Prototype. Just that one word is enough to spike my interest. Design studies that more often than not were never intended to see production, but were instead exciting concepts of what the future might bring. These one-offs are by their very nature intriguing in a manner that only very few mass-produced cars can ever dream of matching.
In my humble opinion, the grandest era of prototypes is an honour shared between the sixties and the seventies. Design studies were truly given free reins during this period, and the new-found fascination with the wedge resulted in several truly striking designs. Especially the many Italian carrozzeria – or coachbuilders – were particularly active in always coming up with new visions of the future, in an attempt to gain publicity on the international car show arena.
Having set up his own design studio in 1959, Michelotti was keeping rather busy coming up with sharp designs for a wide variety of car manufacturers right from Hino and Prince in Japan to BMW’s life-saving little 700, and not least virtually shaping everything which came out of Triumph for a whole decade. Yet, not wanting to play second fiddle to Pininfarina, Bertone, Vignale and all the rest, he still found time to promote his design studio with the odd prototype as well.
One such Michelotti prototype was the razor-sharp 1971 Matra Laser. It was based on the French Matra M530 which entered production in 1967 as the first fully self-developed Matra after they bought Automobiles René Bonnet in 1964. The M530 utilised a 1.7-litre V4 engine from Ford developing 70hp at first and 75hp from 1969 forward. This lead to adequate performance at best, but while the Matra wasn’t a born sprinter, it was instead praised in period for its build quality, refinement and not least its excellent handling and steering characteristics thanks to the mid-engined layout. The design of the M530 was… well, some would perhaps call it French avant-garde, while others might be less flattering and just call it quirky. While not painstakingly elegant, it did nonetheless have some sort of charm to it.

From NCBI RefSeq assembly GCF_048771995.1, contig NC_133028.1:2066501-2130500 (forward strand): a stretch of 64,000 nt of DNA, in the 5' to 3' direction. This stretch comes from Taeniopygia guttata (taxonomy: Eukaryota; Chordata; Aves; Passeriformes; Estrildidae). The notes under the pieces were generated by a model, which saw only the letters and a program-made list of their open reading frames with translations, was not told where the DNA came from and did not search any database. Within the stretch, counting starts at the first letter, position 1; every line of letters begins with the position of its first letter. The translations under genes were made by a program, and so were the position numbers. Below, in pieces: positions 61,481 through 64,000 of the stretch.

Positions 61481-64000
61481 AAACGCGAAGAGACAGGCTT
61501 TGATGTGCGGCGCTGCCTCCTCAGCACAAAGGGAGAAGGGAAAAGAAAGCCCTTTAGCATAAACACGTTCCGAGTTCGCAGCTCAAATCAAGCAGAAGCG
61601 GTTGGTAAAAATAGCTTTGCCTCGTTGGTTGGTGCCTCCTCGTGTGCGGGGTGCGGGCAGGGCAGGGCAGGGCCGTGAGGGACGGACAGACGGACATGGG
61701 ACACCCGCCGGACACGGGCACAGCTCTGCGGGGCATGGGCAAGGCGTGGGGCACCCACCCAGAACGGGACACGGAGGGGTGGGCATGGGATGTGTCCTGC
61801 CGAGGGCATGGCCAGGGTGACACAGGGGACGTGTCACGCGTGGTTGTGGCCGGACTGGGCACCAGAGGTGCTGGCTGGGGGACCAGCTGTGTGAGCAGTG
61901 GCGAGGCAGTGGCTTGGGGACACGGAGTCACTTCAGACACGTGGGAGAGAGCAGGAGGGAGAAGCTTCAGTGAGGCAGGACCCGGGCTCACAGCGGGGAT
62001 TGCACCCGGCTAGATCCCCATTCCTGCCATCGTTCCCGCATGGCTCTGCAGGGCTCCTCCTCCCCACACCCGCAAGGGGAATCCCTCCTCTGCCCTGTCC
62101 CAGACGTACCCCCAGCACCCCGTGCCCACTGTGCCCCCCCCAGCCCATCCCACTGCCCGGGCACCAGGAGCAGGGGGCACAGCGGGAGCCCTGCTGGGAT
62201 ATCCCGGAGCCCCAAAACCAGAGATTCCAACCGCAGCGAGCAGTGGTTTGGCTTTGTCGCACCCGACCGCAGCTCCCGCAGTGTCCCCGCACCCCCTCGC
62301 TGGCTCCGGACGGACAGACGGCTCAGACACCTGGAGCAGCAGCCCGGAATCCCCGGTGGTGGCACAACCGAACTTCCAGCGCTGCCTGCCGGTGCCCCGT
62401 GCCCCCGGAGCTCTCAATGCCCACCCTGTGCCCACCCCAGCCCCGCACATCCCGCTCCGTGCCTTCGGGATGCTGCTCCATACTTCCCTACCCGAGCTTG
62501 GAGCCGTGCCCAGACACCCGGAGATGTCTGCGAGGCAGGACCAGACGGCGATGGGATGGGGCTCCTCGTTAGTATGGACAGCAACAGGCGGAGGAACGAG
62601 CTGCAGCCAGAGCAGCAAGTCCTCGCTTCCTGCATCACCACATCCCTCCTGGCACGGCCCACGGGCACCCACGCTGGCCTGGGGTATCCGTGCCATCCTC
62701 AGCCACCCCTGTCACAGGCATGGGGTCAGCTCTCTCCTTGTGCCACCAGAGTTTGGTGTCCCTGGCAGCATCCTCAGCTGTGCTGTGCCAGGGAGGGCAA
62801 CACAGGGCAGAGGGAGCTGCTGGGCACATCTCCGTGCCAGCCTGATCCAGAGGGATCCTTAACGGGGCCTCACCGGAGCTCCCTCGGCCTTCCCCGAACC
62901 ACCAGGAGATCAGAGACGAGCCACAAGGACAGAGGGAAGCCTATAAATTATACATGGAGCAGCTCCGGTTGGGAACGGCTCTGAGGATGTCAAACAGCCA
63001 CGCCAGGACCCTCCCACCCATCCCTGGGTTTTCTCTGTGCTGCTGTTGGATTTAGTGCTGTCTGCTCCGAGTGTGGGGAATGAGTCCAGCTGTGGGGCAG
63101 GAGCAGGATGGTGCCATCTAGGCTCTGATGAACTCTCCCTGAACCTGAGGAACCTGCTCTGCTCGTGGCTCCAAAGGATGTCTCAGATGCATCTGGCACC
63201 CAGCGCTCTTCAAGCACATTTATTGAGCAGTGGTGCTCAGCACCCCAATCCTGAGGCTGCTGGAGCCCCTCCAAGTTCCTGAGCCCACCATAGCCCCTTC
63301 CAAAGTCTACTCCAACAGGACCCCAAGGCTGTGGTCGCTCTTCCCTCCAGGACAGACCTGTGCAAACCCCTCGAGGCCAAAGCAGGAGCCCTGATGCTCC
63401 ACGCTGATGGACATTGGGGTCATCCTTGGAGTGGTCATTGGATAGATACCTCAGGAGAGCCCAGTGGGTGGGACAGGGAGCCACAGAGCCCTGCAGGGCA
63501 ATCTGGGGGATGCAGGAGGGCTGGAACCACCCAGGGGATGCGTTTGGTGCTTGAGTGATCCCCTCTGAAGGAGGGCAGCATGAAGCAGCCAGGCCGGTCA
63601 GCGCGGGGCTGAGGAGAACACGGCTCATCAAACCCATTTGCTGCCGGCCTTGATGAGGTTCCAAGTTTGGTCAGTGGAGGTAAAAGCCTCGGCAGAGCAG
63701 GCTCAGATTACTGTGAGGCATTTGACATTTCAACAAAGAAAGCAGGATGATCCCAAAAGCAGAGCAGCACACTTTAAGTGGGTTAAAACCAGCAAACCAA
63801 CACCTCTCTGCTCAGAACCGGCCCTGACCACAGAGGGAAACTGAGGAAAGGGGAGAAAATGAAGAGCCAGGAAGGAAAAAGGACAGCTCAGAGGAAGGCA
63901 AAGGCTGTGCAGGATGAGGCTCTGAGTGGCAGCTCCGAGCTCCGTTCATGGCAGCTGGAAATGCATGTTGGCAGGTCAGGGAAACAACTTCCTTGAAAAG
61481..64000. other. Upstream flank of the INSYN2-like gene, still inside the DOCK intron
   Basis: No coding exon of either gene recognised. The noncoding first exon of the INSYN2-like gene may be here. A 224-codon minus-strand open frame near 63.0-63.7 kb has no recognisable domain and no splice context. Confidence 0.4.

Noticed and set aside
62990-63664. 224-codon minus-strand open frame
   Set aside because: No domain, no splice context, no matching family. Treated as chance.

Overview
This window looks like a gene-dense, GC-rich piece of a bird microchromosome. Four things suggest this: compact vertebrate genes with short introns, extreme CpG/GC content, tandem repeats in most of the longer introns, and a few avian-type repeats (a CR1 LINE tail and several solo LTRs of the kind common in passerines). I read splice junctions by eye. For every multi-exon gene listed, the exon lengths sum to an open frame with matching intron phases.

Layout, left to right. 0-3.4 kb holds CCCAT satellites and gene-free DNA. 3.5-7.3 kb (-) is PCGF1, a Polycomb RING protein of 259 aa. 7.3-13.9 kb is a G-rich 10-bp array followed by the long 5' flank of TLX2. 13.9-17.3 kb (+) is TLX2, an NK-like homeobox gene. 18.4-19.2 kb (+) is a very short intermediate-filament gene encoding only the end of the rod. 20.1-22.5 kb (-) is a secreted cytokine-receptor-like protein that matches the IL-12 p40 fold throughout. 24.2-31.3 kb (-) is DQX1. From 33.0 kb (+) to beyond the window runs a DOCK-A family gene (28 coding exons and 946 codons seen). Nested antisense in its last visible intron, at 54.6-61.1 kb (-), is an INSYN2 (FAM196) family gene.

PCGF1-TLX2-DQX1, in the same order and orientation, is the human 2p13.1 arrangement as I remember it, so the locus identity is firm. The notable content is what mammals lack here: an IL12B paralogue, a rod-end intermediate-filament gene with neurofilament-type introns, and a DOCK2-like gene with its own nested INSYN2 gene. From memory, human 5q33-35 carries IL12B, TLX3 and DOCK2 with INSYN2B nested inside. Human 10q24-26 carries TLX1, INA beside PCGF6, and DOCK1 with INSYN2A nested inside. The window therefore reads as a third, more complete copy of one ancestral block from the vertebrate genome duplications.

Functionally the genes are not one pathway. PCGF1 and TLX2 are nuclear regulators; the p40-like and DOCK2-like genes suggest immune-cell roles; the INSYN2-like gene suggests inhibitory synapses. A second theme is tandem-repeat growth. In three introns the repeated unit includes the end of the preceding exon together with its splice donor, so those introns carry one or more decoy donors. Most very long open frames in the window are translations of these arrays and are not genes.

And then sporting its later silver paintjob – and of course a seventies jumpsuit model!
Michelotti of course retained the whole chassis and drivetrain of the M530, but clothed it in a sharp and right up-to-date wedge-shaped body, so eye-catching that it in my opinion really ought to be every bit as highly regarded as some of those other icon wedges so synonymous of the seventies prototypes. Its pointy nose led to a vast and airy glasshouse and gullwing doors before finishing off in a distinct Kamm tail incorporating a full width boomerang taillight. But Michelotti didn’t settle with just the exterior, as he also thoroughly redesigned the interior with a set of very funky seats which just scream 1970s, and an oval steering wheel fronting a sleek and narrow dashboard. The Matra Laser made its debut sporting a very striking yellowish-gold paint scheme at the 1971 Geneva Motor Show, and then reappeared with a few minor design adjustments and a more subtle silver paintjob at the 1972 Montreal Auto Salon. This is where its headline grabbing career ended, and the one-off became part of an automotive museum collection for many years.
Pictures of the silver Matra Laser courtesy of Rainer Schlegelmilch
ViaRETRO bonus-information: Michelotti was not the only Italian carrozzeria to improve on the quirky Matra M530. Actually, Vignale beat him to it by a full three years, as they also used the mid-engined Matra for a design study of their own. It too debuted at the Geneva Motor Show, but as early as 1968. While not quite as visually striking as Michelotti’s attempt, it was still a pronounced wedge design, and resembled something which could have perhaps seen mass-production – as opposed to the Michelotti design which was clearly intended purely as a show piece. However, Vignale’s Matra M530 Sport ended up also being a one-off prototype, although several design cues eventually made their way to Matra’s successor for the M530 – the Bagheera which was introduced in 1973.